Change starts with you and a desire to be different. Each and every time you meet and greet someone, there is an opportunity for the conversation to be destructive or constructive. Learn to recognize destructive conversations, stop them, and participate in only constructive ones. Doing so will add more time to your day, improve your attitude, uplift your spirit, and help you to be more productive. On a larger scale, work environments that promote positive interactions are more profitable, have fewer use of sick time, fewer turnovers as well as more engaged, more productive and happier employees.
Change Starts with You
People aren’t necessarily destructive on purpose. Often, this is all they know. It’s become habit. Your fellow employees may have learned it from the culture itself by its tolerating negativity through the lack of action from leadership, or even worse, by managements’ lead! If management is negative, then it does make it difficult for you to make an impact towards change and it may mean that you are working in the wrong environment. Finding an environment where you can make a difference through positive efforts will have a huge impact on your level of happiness. However, if you are part of the problem, or if you believe that by learning new behaviors yourself and learning to speak up, then change starts with you.
Here are three steps to eliminating the destructive and having constructive conversations:
1. Do not tolerate destructive conversations.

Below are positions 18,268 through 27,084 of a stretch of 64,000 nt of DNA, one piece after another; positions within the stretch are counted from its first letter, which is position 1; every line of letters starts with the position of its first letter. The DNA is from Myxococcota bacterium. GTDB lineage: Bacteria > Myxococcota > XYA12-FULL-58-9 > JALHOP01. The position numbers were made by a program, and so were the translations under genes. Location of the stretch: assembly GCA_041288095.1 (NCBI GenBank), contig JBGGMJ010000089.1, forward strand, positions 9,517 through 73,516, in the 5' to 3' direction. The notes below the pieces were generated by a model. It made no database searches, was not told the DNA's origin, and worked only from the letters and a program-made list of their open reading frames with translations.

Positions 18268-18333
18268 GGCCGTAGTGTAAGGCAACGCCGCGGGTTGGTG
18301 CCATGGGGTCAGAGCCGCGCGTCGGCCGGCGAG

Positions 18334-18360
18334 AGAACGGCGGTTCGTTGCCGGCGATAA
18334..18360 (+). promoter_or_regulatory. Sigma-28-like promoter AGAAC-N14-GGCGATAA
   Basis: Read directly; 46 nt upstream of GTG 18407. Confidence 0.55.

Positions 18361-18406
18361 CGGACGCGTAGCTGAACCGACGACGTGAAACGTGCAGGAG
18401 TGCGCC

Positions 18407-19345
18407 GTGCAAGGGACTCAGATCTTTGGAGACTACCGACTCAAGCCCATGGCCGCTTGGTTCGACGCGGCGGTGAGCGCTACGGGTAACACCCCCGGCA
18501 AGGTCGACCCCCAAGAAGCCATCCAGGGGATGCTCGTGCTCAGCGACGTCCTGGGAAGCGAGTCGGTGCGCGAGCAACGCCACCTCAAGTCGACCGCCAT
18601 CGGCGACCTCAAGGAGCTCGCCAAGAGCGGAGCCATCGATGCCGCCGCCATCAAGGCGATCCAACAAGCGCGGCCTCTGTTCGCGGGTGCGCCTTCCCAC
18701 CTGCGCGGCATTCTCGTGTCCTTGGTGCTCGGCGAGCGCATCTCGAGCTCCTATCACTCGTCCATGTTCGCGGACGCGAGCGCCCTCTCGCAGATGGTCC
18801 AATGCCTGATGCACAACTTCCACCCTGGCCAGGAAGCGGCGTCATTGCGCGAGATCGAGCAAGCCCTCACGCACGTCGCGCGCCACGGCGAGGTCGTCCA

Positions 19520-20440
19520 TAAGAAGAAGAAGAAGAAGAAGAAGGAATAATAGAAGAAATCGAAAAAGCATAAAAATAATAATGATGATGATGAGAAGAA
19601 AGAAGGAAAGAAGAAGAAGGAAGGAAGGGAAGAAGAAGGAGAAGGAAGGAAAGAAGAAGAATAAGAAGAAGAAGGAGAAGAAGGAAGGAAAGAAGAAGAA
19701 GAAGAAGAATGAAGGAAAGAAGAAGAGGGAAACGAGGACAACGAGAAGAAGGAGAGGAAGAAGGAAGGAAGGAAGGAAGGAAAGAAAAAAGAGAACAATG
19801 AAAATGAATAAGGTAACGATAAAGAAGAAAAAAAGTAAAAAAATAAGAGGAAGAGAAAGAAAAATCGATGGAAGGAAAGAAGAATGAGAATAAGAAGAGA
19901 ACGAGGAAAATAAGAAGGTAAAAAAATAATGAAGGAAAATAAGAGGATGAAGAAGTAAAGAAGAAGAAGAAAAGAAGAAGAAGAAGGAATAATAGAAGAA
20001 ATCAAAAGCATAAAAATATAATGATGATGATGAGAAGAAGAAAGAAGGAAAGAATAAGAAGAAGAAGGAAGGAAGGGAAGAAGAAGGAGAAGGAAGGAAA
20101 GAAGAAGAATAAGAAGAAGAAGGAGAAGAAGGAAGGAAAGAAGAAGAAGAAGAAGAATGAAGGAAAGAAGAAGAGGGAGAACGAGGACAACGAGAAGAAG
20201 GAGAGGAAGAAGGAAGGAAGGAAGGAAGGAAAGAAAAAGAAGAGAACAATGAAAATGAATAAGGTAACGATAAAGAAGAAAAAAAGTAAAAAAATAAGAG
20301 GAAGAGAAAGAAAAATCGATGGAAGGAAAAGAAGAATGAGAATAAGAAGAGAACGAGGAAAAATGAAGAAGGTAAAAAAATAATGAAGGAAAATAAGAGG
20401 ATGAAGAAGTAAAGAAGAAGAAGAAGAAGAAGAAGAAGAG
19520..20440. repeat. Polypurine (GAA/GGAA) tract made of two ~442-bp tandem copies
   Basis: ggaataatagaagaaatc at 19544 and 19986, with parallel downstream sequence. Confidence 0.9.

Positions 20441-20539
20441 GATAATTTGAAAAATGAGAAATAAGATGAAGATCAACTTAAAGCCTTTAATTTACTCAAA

Sensitize yourself to recognize when you are involved in a destructive conversation. Be aware of how you feel – do you feel excited or defeated? Do you feel this person is honoring and respecting you? If not, stop the conversation. Two things you have to learn: the first is to say “no” to what doesn’t work for you. By speaking up about what doesn’t feel good for you, you teach the other person how you want to be treated. You are extending your boundaries. Remember that the other person doesn’t know any better. They do what they do because it’s what they know. If you say nothing, your silence gives them permission to continue. Second, teach them what you do want. Sometimes saying “no” to something isn’t enough; you may need to explain what you want instead. For instance, “I don’t want to speak about Jane because she is not here. I want to support you in communicating more effectively so tell me the problem itself and we’ll see if we can figure out a good approach to handling the issue with Jane.” In this way, you focus your conversation off the person, Jane, and the negative gossip, and instead focus on the problem which is how to get along with Jane. When you’ve instructed people enough times, they will come to understand that if all they want to do is tear someone down through gossip, then they won’t be able to go to you! A byproduct of this is that you become trusted because people learn that you will not speak badly about people or allow others to do so in your presence. And in order to build a team, eliminating destructive conversations is extremely important to provide the safe space for trust to occur.